Three very important structures pass through the diaphragm: the esophagus, the inferior Vena cava (which is resposible for the venous return of all the de-oxygenated blood from the lower half of the body) and the descending aorta. Now your gut must really be tied up in knots! Hiatal hernias, hypertension and venous stasis with poor lymphatic flow all are impacted by a tight diaphragm compressing these structures.


Take a good look at the myofascial connections from your diaphragm to Psoas, Quadratus Lumborum and Iliacus. Having someone work on your psoas without addressing proper diaphragm mobility is like leaving out the chocolate chips in the Chocolate Chip cookie recipe! The results will be…well…rather bland. Ask your Yoga Therapist to show you easy and then progressing to more advanced methods of breathing to strengthen and lengthen the diaphragm muscle. Only a trained Yoga Therapist (RYT500) will be able to educate you on the precautions and contraindications, how to modify for the beginning practitioner as well as how much and how often to perform such breath work. Reverse patterns and old habits are hard to break. A few professional sessions, spaced far apart so you have time to integrate and practice will have you breathing your way to better health quite rapidly.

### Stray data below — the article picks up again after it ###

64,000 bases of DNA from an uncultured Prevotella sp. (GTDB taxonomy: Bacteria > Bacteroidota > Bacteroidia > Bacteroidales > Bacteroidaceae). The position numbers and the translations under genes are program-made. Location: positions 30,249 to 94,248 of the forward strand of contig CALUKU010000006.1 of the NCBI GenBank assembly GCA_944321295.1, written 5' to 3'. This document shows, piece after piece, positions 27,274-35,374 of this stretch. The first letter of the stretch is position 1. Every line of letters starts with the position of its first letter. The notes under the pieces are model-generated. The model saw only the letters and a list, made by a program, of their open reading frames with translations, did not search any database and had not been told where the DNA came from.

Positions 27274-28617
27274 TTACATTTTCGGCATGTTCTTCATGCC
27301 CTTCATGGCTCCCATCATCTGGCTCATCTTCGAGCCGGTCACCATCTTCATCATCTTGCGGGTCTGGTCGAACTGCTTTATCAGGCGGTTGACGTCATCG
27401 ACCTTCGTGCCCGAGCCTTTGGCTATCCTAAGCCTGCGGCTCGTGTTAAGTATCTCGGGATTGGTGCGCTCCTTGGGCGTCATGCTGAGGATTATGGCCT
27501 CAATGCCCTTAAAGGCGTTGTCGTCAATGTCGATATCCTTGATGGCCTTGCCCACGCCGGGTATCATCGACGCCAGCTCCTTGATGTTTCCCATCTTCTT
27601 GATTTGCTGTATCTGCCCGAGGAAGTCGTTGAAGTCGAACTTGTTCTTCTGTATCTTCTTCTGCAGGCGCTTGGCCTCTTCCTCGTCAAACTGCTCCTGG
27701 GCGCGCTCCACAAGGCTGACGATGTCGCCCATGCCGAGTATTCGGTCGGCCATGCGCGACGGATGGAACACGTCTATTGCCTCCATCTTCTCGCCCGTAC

The benefits of good diaphragm mobility and in particular the practice of Agni Sara are outlined well in this wonderful Yoga International article.

Increasing the physical strength of the diaphragm leads to more vigorous energy, which in turn nourishes a balanced and steady mind. The following medical research outlines the objective findings in diaphragm strength in persons with and without chronic lower back pain. The results showed quite clearly less diaphragm mobility and abnormal shape in the Chronic Low Back pain group.